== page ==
What Is PMDD: Pre-Menstrual Dysphoric Disorder

Pre-Menstrual Dysphoric Disorder (PMDD)

What is PMDD (Pre-Menstrual Dysphoric Disorder?

Pre-Menstrual Dysphoric Disorder (PMDD)- is characterized by more significant premenstrual mood disturbances that can have a harmful impact on a suffers life, relationships, and work. Also, according to UNC Center for Women’s Mood Disorders is a severe form of PMS, it affects approximately 5-10% of women in their reproductive years, Unfortunately out of those women, 15% either have attempted or committed suicide.

The battle to have recognized has been long and hard, but PMDD was finally recognized as a disorder in the DSM-5(Diagnostic & Statistical Manual of Mental Disorders- 5thEdition) on May 18, 2013.  Before the official changes to DSM-5, PMDD appeared in the appendix of the DSM-4 making it an undiagnosable condition.

In the editorial Severe PMS/PMDD-is it time for a new approach?, the authors note that it was “confusion with bipolar disorder ”(Panay and Fenton 331). The misdiagnosis or the lack of diagnosis, eventually led to many under-treated or over treated women, with some women hospitalized for psychosis as a result of improper care.


 Symptoms of PMDD (Pre-Menstrual Dysphoric Disorder)

 

What are the symptoms?

We are all biologically different; symptoms can vary from woman to woman no one person will have the same exact symptoms.  The lack of appropriate medical research makes it hard to identify the exact symptoms and the precise nature of PMDD.

Below I have identified the most common symptoms of PMDD; they are the most spoken about in articles studying PMDD and books regarding PMDD.To receive an accurate diagnosis of PMDD, you must have five of the symptoms listed below with two of them being from mood symptoms during the luteal phase. Approximately 15-10 days before menses.

  • Tension
  • Mood Swings
  • Irritability
  • Rage / Anger
  • Restlessness/ Nervousness
  • Tearfulness/ Extrem Sensitivity
  • Suicidal Ideations

Cognitive Symptoms:

  • Racing thoughts
  • Difficulty Concentration
  • Forgetfulness
  • Internal Conflict
  • Relational Conflict
  • Loss of interest
  • Low Self-esteem
  • Negative self-talk
  • Low libido

Physical Symptoms:

  • Breast Tenderness
  • Bloating
  • Painful Cramps
  • Migraines
  • Back Pain
  • Muscle and Joint Pain
  • Acne
  • Digestinal Track Issues

Additional Symptoms:

  • Self-Harm or thoughts of harming others
  • Binge eating
  • Cravings
  • Fatigue
  • Insomnia
  • Weight gain
  • Loss of appetite
  • Suicide Attempts or Thoughts

Please note: Listed are the most common symptoms out of a possible hundred different symptoms of PMDD that can manifest in an individual.


PMDD (Pre-Menstrual Dysphoric Disorder) Diagnosis

How to Diagnose PMDD?

To be diagnosed as having PMDD, a suffer mos present with five of the symptoms including, two of the symptoms being mood-related and it must disrupt the quality of life of the sufferer. The time frame in which Pre-Menstrual Dysphoric Disorder (PMDD) symptoms appear should be at the peak of the luteal phase,( 15- 10 days prior to the start of period) and must end at the start of menses. For some, it could stop three to five days after menses(period) depending on the biological chemistry of each (remember we are all built differently.)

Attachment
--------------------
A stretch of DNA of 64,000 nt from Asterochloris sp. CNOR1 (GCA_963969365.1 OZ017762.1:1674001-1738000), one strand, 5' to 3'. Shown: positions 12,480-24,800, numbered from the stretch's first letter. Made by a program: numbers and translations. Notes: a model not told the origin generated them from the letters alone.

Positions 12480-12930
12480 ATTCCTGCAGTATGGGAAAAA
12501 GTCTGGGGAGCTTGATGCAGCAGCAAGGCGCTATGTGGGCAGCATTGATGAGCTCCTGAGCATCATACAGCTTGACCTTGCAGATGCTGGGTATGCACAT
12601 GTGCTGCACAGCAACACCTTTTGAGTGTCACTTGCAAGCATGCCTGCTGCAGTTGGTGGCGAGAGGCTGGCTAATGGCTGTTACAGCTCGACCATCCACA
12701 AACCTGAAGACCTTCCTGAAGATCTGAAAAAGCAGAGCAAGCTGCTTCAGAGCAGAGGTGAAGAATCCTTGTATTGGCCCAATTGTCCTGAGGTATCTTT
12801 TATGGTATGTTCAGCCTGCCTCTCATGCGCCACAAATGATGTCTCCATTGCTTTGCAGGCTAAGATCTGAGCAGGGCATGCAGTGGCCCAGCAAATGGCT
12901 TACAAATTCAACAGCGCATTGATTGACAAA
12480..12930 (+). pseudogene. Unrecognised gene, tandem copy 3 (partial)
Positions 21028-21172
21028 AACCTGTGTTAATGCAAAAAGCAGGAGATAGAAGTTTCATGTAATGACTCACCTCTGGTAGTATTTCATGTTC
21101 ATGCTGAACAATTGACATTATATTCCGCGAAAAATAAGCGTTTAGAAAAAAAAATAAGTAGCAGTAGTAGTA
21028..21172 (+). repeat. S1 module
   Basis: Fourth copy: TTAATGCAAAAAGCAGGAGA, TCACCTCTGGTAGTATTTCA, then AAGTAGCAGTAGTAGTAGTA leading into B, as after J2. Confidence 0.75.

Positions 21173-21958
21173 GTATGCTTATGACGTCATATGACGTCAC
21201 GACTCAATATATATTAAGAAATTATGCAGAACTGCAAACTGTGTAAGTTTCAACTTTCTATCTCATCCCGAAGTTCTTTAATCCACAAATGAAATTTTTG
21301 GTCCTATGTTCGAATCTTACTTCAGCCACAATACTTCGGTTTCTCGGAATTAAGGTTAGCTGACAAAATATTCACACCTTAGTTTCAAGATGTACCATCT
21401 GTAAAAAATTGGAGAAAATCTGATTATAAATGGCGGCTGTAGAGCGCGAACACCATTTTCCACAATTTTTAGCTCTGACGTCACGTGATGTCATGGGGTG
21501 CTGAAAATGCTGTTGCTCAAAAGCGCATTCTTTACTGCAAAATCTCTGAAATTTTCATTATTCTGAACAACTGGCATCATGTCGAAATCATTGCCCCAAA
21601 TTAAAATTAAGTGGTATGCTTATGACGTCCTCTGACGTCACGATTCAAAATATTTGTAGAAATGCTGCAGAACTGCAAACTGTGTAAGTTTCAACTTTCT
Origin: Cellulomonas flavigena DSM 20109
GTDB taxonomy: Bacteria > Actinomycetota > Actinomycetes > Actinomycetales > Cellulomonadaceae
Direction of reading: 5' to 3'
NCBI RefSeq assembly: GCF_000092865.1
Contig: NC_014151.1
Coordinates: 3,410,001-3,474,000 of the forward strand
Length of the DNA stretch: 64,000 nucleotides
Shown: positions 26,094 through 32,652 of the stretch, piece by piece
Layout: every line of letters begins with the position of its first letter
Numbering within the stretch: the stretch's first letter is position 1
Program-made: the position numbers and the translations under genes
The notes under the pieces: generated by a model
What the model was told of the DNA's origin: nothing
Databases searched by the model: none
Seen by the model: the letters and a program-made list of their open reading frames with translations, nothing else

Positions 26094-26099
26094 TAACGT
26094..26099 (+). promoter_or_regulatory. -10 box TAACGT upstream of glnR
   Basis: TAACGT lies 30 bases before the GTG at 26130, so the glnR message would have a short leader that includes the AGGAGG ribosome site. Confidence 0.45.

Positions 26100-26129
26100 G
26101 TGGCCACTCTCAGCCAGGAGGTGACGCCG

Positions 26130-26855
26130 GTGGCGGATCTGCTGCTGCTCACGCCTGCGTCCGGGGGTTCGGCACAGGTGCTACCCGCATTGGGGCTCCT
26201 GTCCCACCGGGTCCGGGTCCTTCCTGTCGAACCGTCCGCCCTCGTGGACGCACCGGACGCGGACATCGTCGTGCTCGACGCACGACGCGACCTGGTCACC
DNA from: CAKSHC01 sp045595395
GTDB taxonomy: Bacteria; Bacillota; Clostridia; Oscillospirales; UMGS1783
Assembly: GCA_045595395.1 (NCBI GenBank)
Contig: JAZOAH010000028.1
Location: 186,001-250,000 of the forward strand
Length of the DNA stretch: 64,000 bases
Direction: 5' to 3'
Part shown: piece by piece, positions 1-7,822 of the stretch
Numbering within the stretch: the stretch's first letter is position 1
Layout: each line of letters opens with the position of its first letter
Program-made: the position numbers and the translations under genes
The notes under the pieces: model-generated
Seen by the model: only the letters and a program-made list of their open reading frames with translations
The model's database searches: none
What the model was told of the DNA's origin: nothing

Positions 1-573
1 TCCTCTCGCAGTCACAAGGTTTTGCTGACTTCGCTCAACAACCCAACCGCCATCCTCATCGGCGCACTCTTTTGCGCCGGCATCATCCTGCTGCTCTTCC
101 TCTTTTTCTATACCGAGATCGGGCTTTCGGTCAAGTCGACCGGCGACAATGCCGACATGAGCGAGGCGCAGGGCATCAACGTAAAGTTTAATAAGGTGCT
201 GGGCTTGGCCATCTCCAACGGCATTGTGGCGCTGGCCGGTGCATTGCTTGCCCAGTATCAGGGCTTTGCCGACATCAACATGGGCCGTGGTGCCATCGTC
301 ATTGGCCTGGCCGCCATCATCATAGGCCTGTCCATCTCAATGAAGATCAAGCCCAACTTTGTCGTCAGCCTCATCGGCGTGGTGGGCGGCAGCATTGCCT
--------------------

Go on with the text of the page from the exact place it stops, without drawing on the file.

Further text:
The best and most efficient way to get diagnosed with PMDD is to keep track of your symptoms by keeping a journal or using a Monthly Period Tracker.  The tracker or journal should show symptoms over three months or more, including the severity of the symptoms. This step should not be ignored, tracking the symptoms is vital, physical, written evidence with dates, over a length of time, is difficult to dispute.  

Once all the relevant data has been collected by the sufferer, it should be brought to a medical provider, specifically an OB_Gyn and a psychiatrist that specializes in mood disorders. The data will provide proof with a noticeable pattern reflecting the onset of symptoms during the luteal phases and before menses. Even with all the proper documentation achieving a diagnosis could prove difficult. Currently, the lack of awareness within the medical community leaves many physicians without adequate knowledge of PMDD.

Being an advocate for your health is ultimately what will get you the care you need!


What Next?

If you feel that you may have PMDD(Pre-Menstrual Dysphoric Disorder), please know you are not alone. Along with myself and many other sufferings, there is a community online and on Facebook that wants to help you. Don’t suffer alone any longer, let us be there for you or your loved one.

Contact me anytime if you have any questions or wish to speak to someone. Follow me on Facebook, Twitter, and Instagram; I post motivational quotes and information regarding my PMDD struggles and my actions toward bringing awareness of PMDD.

Additional Resources

If you are on a PMDD journey and are looking for more support and resources, I offer a couple of tools to help you along your journey:

Check out this great sites for more information and resources on PMDD:

International Association of Premenstrual Disorders
https://iapmd.org/

Me v PMDD
https://mevpmdd.com/

Vicious Cycle
http://viciouscycleuk.blogspot.com/

National Association for Premenstrual Syndrome | NAPS
http://www.pms.org.uk/